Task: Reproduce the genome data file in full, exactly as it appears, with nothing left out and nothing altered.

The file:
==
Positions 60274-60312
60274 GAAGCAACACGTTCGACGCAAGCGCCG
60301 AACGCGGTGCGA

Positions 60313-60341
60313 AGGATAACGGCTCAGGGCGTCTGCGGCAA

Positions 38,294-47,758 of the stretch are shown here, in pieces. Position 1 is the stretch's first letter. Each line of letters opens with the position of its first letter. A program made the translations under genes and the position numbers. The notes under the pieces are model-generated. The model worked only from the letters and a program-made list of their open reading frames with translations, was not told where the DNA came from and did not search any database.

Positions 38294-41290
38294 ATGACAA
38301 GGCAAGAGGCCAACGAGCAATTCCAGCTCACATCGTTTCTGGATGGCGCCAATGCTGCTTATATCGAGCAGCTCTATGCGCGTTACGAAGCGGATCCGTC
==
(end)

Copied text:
Positions 60274-60312
60274 GAAGCAACACGTTCGACGCAAGCGCCG
60301 AACGCGGTGCGA

Positions 60313-60341
60313 AGGATAACGGCTCAGGGCGTCTGCGGCAA

Positions 38,294-47,758 of the stretch are shown here, in pieces. Position 1 is the stretch's first letter. Each line of letters opens with the position of its first letter. A program made the translations under genes and the position numbers. The notes under the pieces are model-generated. The model worked only from the letters and a program-made list of their open reading frames with translations, was not told where the DNA came from and did not search any database.

Positions 38294-41290
38294 ATGACAA
38301 GGCAAGAGGCCAACGAGCAATTCCAGCTCACATCGTTTCTGGATGGCGCCAATGCTGCTTATATCGAGCAGCTCTATGCGCGTTACGAAGCGGATCCGTC